Living together before marriage isn’t uncommon in the Gypsy culture of Romania. “It’s culturally accepted,” says Marvin Miller, director of CAM’s Jericho Road Program. “Many shack up before they can afford to get married.”
Affording it means paying for blood tests and a marriage application. It also means paying fees at the mayor’s office that amount to at least $50. In a here-and-now, hand-to-mouth culture, most Gypsy people don’t have money to pay these expenses. They simply live together unmarried, moving in with family members. Although usually committed for life, many never bother getting married as the years go by.
When Marvin and his family started working among the Gypsy community in 1999, they became burdened about the large number of unmarried couples. Prayerfully, they began a project to help couples get legally married. This project is one part of the Jericho Road Program (JRP).
Although shacking up is culturally accepted, many of these unconverted couples know their lifestyle is wrong. Besides the God-given moral law written on their hearts, they hear enough teaching through the Orthodox Church to have a sense of right and wrong. Others have become Christians and are immediately convicted of their need to quit smoking, quit drinking, and become legally married.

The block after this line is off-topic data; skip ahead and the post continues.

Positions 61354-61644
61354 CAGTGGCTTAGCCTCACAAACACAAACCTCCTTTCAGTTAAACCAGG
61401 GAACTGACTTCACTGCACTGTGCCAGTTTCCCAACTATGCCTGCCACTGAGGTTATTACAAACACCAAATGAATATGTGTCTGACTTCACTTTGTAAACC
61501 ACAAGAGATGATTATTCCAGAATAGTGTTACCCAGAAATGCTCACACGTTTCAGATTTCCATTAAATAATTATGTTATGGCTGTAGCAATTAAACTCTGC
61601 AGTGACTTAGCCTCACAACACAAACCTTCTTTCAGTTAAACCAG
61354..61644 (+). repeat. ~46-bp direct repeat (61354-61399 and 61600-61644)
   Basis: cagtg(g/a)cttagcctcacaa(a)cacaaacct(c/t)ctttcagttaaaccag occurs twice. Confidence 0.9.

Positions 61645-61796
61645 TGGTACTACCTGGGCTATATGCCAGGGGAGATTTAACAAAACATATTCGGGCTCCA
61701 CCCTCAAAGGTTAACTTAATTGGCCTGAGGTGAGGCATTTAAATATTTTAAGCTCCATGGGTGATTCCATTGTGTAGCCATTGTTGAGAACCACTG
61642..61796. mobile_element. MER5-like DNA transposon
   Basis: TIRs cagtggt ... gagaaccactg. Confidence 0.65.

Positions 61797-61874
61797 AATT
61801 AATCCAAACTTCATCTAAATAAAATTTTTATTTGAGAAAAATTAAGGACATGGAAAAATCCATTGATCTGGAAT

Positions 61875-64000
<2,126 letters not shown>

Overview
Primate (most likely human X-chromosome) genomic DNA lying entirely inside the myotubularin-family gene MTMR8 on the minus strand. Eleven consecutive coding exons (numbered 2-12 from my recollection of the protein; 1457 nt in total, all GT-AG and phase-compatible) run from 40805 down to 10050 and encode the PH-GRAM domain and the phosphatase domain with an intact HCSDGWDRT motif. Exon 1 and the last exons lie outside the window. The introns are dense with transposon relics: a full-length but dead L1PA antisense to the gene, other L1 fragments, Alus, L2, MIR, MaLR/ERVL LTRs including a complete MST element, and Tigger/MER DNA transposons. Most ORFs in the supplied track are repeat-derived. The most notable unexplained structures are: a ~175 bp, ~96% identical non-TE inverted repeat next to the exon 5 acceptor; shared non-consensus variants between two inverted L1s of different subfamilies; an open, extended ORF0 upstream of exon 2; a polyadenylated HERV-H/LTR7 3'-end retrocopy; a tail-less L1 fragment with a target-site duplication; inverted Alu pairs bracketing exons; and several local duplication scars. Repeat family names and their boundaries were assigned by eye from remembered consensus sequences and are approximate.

Every spring and fall, JRP sets aside a day for couples to attend a two-hour marriage seminar and then go to the mayor’s office to get their marriage licenses. The program pays all expenses, including prior doctor visits for the blood tests and applications. It sometimes pays for bus or train transportation for those who come from a distance.
The importance of marriage is also taught at JRP’s remedial schools, which help Gypsy children and young people who struggle in their studies. During Bible classes, the Christian teachers show how the Bible teaches that unmarried men and women should not live together.
To date, JRP has helped about 200 couples get legally married. “Many of the couples we never see again,” says Marvin. “Others find the Lord, change their way of life, and seek a church.”
Besides helping couples get legally married, JRP sponsors five remedial schools, oversees agricultural projects, and distributes Christian literature, food parcels, and seeds. If you would like to help make a difference in Gypsy communities, please choose from the options below.